My good friend and bandmate Oscar works at Planet Records in Harvard Square. Like many of its record-store contemporaries, Planet does not put out CDs and jewel cases in its shelves. Instead, it keeps the CDs behind the counter and puts out either the liner notes or a placeholder card in their place. Oscar, as part of his job, gets to design the placeholders. And he makes it an art form:
Check out the entire photoset here.
You know, Record Store Day is right around the corner. Why not go out to Planet today and celebrate a little early? You can see all these beautiful cards in person, and if you buy the CD you can probably ask Oscar to keep the card.
Care of SoStark and AYCDICM:
Happy 2010, all.
I’m back in DC after another lovely few weeks up in Massachusetts. I feel as though I’ve been out of touch with the world of current events, so I took a slice of my extended break to catch up on my RSS feeds. Here are a few stories that caught my eye. Once things settle down here a little bit I’ll start writing in earnest again.
- Although I never wrote much about it on this blog for reasons I expressed here, I’ve been following the recent developments in the Sony v. Tenenbaum case. After the jury verdict came down and formal judgment was entered in December, much has been made of the constitutionality (and in some circles, the prudence) of the $675,000 verdict in Tenenbaum and $1,920,000 in Captiol v. Thomas. The team defending Tenenbaum have now filed a motion for a new trial on these grounds, arguing the verdict violated due process under St. Louis I.M. & S. Ry. Co. v. Williams and progeny. Predictably, Torrentfreak sees this as potentially diluting the lofty statutory damages used by the RIAA to scare its patrons into so many $3500 settlements, while Ben Sheffner over at Copyrights & Campaigns notes the conspicuous absence of any case that has found statutory damages (as opposed to punitive damages) to be violative of due process. UPenn was gracious enough to host an excellent back-and-forth between Sheffner and Pamela Samuelson on this exact subject, for the especially curious. Constitutional question aside, Ron Coleman over at Likelihood of Confusion gives a great wide-angle perspective on the whole affair, which I found rather refreshing.
- Speaking of Mr. Sheffner, he posted up on Wired the 5 cases that defined music law for 2009. While I disagree with his analysis (I often do), he lays out exactly where we are in this field today: RIAA filesharing battles finding results with massive judgments against individuals, the MGM v. Grokster “inducement” theory finding some teeth in the Bit Torrent realm, and content creators clashing head-on with online service providers over DMCA safe harbors. (And Bridgeport v. Dimension Films is still good law, much to my chagrin.) And while we’re on the subject of Wired end-of-the-era lists, here are the top 10 cybercrimes of the decade.
- Meanwhile, some law nerd circles – including the always excellent Volokh Conspiracy – are buzzing about the constitutional questions raised by the health reform legislation pending in Congress. The argument, according to those raising it, is that the mandate that all persons buy health insurance is an unconstitutional exercise of congressional power under the Commerce Clause. As I was discussing with my roommates tonight (GWU Law 2Ls, the lot of us), I just don’t see this argument flying under the modern-day Lopez test. Nevertheless, there appears to be a lawsuit waiting for ripeness in the wings.
- On the music front, my friend Sawyer Jacobs’ fantastic music collective Underwater Peoples just released their winter sampler. For those of you that missed it, they made a good splash back in June with their summer analogue, including some rare praise from Pitchfork. Fully acknowledging my bias after spending a great summer with Mr. Jacobs last year as Berkterns, I think these guys are one of the coolest collectives to hit the scene since Elephant Six. And speaking of those cats, one of the first new issues to come out of E6 in what seems like years is a new Apples in Stereo / Olivia Tremor Control side-project, Thee American Revolution. Both the UP Winter Sampler and the Thee American Revolution albums have been in heavy rotation on the ol’ iPod over the past week or so. Well, those and the annual DJ Earworm United State of Pop mashup.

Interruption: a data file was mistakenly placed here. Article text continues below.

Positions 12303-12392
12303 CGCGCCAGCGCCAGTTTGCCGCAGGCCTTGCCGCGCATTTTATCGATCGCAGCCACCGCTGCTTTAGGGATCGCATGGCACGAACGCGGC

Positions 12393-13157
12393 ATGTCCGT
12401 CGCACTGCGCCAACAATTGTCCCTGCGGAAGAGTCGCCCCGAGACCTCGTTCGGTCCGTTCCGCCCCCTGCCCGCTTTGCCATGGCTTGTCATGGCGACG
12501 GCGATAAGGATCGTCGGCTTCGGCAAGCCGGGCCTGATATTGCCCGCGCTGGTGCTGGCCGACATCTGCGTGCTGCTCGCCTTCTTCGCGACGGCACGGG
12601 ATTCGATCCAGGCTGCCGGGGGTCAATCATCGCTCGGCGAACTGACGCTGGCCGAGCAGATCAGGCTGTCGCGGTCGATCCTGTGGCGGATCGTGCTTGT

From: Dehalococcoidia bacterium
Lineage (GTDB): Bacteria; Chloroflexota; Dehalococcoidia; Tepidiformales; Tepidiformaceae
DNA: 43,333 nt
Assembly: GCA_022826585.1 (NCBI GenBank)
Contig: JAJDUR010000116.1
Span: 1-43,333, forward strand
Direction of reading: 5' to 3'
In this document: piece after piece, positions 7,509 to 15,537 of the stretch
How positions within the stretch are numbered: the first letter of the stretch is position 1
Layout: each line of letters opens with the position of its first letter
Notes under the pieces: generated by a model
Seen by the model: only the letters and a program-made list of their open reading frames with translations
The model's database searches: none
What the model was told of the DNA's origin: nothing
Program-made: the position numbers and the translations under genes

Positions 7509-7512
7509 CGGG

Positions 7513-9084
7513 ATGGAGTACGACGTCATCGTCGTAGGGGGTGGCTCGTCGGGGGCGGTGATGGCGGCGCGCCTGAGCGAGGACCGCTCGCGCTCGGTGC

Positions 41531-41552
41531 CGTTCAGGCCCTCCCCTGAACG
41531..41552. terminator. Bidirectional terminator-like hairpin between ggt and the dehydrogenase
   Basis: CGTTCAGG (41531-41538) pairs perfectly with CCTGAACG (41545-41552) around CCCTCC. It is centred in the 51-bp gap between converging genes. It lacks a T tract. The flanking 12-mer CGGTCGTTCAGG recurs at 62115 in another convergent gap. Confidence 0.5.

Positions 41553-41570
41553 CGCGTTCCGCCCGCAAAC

- My buddy (and singer-songwriter) Brian Bergeron has gone all Kerouac on me and moved from his (and Kerouac’s) hometown of Lowell, MA out to San Francisco. While out there he’s been firing up the blog and commenting on music, media, and society – subjects close to both of our hearts. I am delighted to see him take up the issue of net neutrality (which he correctly identifies as a less-flashy-than-normal cause for artists, but extremely important), and wish him all the best on his adventures out there.
- For Brian and my other music industry friends: take a moment to read Bob Lefsetz’s predictions for 2010 and beyond. It’s rather 30,000 feet and raises more issues than it solves, but I suppose those are the sort of characteristics that go with the future-predicting territory. I think he was dead-on to raise the potential Live Nation / Ticketmaster merger as the most significant event on the horizon this year. I’m studying antitrust law now, in part to help me wrap my head around this beast. My fellow industry wonks may also appreciate this recent interview of Donald Passman in the Berklee Music Business Journal, marking the release of the new seventh edition of his All You Need to Know About the Music Business.
- On the lighter side, way back in November Wicked Local Brookline brought us the best use of federal stimulus money I’ve heard yet: a proposal to fix the MBTA 66 Bus.
- My new favorite blog is the Legal Satyricon, brought to you by IP and First Amendment lawyer Marc Randazza (working in one of the most interesting places a First Amendment lawyer can work these days: the adult entertainment industry). Randazza is most recently famous for representing the owner of glennbeckrapedandmurderedayounggirlin1990.com against an attempted WIPO takedown by Glenn Beck himself. Randazza’s eventually successful response brief (PDF) has to be the funniest legal filing I have ever seen. As his casework suggests, the Legal Satyricon is a profoundly irreverent (and sometimes downright nasty) look at IP and free speech issues, delivered in a smug but intelligent way. Recently he took aim at Alan Grayson for using an anti-fraud statute to attempt to imprison the founder of an anti-Grayson website (I know. I used to like the guy too.), and totally destroyed former Representative Ted Klaudt for trying to use “common law copyright” to keep news sources from printing stories about his conviction of child rape and witness tampering.